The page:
I have argued that Donald Trump is pushing the issue of Ted Cruz’s Canadian birth to wedge evangelical voters in Iowa. The state’s largest Republican voting bloc does not likely believe his professing to faith in a Christian God. My argument was that Trump is combating one kind of suspicion with another. If evangelicals won’t believe Trump is a natural-born Christian, they won’t believe Ted Cruz is a “natural-born citizen.”

That was before watching Thursday’s debate. Trump did not appear to be fear-mongering. What I saw was something closer to concerned citizenship. (I understand, regarding Trump, that this sounds charitable.) I saw an older man taking a younger man to task for jeopardizing the prospects of the Republican Party. He was chiding Cruz for reckless and irresponsible behavior. Here’s what Trump said:

The fact is, there is a big overhang. There’s a big question mark on your head. And you can’t do that to the party. You really can’t. You can’t do that to the party. You have to have certainty. Even if it was a one percent chance, and it’s far greater than one percent because (inaudible).

I mean, you have great constitutional lawyers that say you can’t run. If there was a — and you know I’m not bringing a suit. I promise. But the Democrats are going to bring a lawsuit, and you have to have certainty. You can’t have a question. I can agree with you or not, but you can’t have a question over your head.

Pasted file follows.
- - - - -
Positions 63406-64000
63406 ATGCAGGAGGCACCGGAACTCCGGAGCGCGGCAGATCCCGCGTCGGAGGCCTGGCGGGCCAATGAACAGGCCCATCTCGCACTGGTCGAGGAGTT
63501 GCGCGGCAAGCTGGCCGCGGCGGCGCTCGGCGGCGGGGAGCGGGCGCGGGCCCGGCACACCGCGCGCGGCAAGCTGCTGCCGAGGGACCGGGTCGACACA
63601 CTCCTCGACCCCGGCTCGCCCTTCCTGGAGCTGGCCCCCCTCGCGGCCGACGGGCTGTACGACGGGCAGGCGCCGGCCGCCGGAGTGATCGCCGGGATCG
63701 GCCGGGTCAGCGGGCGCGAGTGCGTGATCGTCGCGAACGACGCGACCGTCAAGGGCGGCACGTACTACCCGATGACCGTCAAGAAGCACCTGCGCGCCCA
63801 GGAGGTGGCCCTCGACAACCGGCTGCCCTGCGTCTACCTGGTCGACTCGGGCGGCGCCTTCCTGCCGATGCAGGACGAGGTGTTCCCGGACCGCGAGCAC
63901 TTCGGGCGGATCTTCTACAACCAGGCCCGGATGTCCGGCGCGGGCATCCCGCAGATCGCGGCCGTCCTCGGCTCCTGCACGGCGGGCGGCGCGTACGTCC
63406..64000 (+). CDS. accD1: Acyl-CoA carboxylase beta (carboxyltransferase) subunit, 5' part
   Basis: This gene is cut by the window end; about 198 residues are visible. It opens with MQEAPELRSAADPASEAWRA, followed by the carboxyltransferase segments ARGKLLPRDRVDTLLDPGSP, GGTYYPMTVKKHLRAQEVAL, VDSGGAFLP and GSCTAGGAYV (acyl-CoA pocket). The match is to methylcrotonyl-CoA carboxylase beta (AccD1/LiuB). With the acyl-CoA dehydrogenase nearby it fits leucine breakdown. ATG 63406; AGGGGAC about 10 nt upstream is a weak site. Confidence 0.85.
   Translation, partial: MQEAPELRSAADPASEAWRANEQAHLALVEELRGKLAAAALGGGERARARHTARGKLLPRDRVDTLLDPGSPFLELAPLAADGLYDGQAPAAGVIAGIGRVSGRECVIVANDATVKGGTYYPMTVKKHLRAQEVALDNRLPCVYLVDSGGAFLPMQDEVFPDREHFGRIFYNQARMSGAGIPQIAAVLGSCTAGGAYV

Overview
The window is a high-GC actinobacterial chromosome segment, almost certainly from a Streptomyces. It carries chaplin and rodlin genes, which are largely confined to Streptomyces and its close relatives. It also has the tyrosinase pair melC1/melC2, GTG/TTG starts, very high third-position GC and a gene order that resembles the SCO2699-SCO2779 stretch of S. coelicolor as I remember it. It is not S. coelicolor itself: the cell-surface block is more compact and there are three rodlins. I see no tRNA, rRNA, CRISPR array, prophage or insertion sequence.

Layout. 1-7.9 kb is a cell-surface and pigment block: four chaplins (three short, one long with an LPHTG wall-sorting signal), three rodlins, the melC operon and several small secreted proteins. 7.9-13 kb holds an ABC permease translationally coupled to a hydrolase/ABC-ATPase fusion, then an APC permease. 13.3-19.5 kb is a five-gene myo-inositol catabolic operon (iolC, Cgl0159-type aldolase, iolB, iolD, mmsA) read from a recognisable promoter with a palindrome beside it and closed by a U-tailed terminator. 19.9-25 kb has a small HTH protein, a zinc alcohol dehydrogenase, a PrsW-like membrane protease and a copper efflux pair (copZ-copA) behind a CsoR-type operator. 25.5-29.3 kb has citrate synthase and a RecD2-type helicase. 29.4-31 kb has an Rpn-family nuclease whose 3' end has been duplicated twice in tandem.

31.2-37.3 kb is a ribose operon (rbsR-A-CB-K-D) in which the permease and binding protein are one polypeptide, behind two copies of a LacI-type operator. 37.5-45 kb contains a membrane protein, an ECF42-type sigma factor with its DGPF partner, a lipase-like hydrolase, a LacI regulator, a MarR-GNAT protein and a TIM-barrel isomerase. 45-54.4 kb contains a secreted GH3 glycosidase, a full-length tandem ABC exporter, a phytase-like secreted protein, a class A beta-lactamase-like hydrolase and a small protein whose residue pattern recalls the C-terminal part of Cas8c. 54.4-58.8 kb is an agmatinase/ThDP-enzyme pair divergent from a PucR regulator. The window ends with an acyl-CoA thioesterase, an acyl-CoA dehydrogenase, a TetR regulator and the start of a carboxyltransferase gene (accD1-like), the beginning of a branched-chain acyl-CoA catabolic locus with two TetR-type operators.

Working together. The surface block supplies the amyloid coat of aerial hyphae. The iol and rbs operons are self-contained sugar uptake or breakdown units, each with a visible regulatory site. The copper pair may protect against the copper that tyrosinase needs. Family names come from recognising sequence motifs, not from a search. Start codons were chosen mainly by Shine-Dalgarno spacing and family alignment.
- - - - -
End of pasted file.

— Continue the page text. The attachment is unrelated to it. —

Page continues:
Trump has cited Lawrence Tribe as one of those “great constitutional lawyers” who said Cruz shouldn’t run. Fact is, Tribe didn’t say that. He said the question isn’t settled. In all of American history, the U.S. Supreme Court has never decided a case on the eligibility of a presidential contender. Therefore, Tribe concluded, nothing is settled.

Cruz parried by saying that “the chances of any litigation proceeding and succeeding on this are zero.” He may be right. Federal law allows for any person born of an American parent here or overseas to have the rights and privileges of citizenship. But he may be wrong. The U.S. Constitutional calls for candidates to be “natural-born citizens,” which may mean just one thing: You must be born in America to be America’s president.

Who is right? We may find out sooner than later. Bloomberg reported Thursday that a Houston attorney by the name of Newton B. Schwartz Sr. filed suit in federal court this week asking for clarification of “natural-born citizen” and thus whether Cruz can run.

The 85-year-old trial lawyer asked that the case be fast-tracked to the Supreme Court before the Iowa caucus to avoid “chaos.” “The country will be in chaos if he’s elected president or vice president and this goes to trial then,” Schwartz told Bloomberg. “If he gets cleared, he gets cleared. Let’s just get this thing settled before the primaries.”

That’s pretty much was Trump was saying Thursday. It’s not settled, and he’s right. But of more concern, Trump said, is the danger the question poses to Republican prospects up and down the ballot in 2016. As he said, “You can’t do that to the party.”

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John Stoehr

Follow John on Twitter @johnastoehr . John Stoehr is a Washington Monthly contributing writer. This piece originally appeared in The Editorial Board.